Marco Janssen, an ASU colleague and director of the Center for the Study of Institutional Diversity said, “I consider her as my scientific mother. I met Lin in September 2000 at a workshop of the resilience alliance in Stockholm. It was, and still is, difficult to do a transdisciplinary research program. She is an exemplar in her own field but also as an interdisciplinary scholar. Although such interdisciplinary work is often not appreciated by the traditional academic fields and might be a risky career path, I was stimulated to continue this avenue.”

In addition to her research appointment at ASU, Ostrom had an academic home at Indiana University in Bloomington, where she was a Distinguished Professor and Arthur F. Bentley Professor of Political Science. She is survived by her husband and colleague, Vincent, who together shared their research and ideas with colleagues at IU’s Workshop in Political Theory and Policy Analysis, recently renamed in their honor.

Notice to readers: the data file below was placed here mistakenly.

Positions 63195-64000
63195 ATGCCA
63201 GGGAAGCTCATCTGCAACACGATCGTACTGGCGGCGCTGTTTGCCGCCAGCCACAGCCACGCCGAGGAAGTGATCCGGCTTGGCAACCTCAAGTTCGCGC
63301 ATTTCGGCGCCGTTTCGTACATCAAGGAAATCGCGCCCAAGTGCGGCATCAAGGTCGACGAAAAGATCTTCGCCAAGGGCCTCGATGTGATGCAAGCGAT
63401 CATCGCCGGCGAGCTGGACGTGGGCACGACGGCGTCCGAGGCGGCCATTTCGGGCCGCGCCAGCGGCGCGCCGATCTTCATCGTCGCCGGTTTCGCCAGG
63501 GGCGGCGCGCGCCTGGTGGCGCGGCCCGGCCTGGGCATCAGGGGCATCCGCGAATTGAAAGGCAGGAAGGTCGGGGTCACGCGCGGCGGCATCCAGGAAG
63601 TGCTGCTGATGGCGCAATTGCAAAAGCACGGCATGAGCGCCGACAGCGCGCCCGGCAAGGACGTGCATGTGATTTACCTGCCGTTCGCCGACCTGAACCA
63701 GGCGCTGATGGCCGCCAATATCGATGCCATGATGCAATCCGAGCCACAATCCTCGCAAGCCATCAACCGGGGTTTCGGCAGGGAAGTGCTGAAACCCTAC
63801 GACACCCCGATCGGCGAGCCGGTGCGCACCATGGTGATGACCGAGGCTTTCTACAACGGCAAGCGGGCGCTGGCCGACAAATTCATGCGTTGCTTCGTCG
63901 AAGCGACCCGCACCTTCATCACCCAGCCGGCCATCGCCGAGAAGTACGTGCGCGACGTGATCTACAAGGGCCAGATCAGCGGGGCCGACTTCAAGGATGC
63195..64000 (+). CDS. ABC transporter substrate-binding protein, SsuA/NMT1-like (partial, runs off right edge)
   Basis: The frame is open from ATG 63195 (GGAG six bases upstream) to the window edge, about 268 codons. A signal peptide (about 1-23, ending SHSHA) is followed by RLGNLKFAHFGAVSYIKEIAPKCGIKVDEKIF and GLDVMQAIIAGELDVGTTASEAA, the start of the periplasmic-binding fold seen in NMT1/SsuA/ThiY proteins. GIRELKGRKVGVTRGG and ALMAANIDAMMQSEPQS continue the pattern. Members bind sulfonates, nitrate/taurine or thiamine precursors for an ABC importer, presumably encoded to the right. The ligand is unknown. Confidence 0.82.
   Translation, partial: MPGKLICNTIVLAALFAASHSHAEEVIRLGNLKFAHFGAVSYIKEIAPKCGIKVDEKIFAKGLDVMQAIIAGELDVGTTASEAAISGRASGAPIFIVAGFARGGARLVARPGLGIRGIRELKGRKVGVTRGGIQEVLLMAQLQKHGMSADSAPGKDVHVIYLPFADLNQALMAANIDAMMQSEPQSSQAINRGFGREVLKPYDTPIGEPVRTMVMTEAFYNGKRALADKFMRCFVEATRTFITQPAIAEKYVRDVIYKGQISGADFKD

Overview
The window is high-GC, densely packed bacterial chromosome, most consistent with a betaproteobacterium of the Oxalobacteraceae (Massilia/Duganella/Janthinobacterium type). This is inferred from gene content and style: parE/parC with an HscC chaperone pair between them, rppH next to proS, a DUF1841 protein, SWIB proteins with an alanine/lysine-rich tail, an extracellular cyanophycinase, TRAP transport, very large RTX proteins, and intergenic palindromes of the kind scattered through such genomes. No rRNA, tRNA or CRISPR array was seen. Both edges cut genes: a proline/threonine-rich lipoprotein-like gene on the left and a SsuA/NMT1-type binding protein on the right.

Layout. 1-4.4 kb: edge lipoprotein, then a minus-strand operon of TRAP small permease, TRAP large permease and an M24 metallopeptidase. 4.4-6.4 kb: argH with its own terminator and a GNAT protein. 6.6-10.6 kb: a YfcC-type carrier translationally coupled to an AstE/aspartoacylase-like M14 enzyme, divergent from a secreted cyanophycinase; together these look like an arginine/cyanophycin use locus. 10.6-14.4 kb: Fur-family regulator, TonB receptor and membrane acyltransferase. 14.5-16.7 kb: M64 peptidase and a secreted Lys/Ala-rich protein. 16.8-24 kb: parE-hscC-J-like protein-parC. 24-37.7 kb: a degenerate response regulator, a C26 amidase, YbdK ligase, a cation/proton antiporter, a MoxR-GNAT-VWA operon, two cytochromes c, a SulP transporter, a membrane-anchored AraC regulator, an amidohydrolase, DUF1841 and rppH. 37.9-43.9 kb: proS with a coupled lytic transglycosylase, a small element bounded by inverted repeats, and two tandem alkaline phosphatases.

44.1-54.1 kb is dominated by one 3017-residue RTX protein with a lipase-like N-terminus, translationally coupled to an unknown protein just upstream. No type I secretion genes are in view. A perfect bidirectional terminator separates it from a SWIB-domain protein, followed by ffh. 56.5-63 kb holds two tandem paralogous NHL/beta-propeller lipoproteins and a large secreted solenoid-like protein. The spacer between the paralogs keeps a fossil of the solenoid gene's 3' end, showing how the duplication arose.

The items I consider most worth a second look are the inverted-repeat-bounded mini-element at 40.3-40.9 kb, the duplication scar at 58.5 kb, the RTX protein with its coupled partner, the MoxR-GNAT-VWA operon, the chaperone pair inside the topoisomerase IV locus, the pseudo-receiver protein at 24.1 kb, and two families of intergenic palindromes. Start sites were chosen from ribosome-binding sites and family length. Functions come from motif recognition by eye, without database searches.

Friends and colleagues who were aware that Ostrom was diagnosed with pancreatic cancer late last year noted that she did not let that slow her down.

“I saw her last in March in London where although she had been ill for quite a considerable time, she had nevertheless taken it upon herself to be the chief scientist for uniting this world conference – Planet under Pressure – on environmental and sustainability issues,” said van der Leeuw.

“In April, I spent a week with her in Bloomington. She had increasing challenges caused by the cancer treatment but did not want to have that as an excuse to miss a meeting with colleagues. In a world with a focus on status and pretentions, she was an exemplar by focusing on content,” noted Janssen, who added, “within a year of meeting Lin, I resigned my job in the Netherlands and moved to Bloomington, Indiana. When I got a great offer to come to ASU, I was able to convince her to accept a part-time position here to start up a research program that we (Marty Anderies, Lin and I) started during that meeting in 2000.”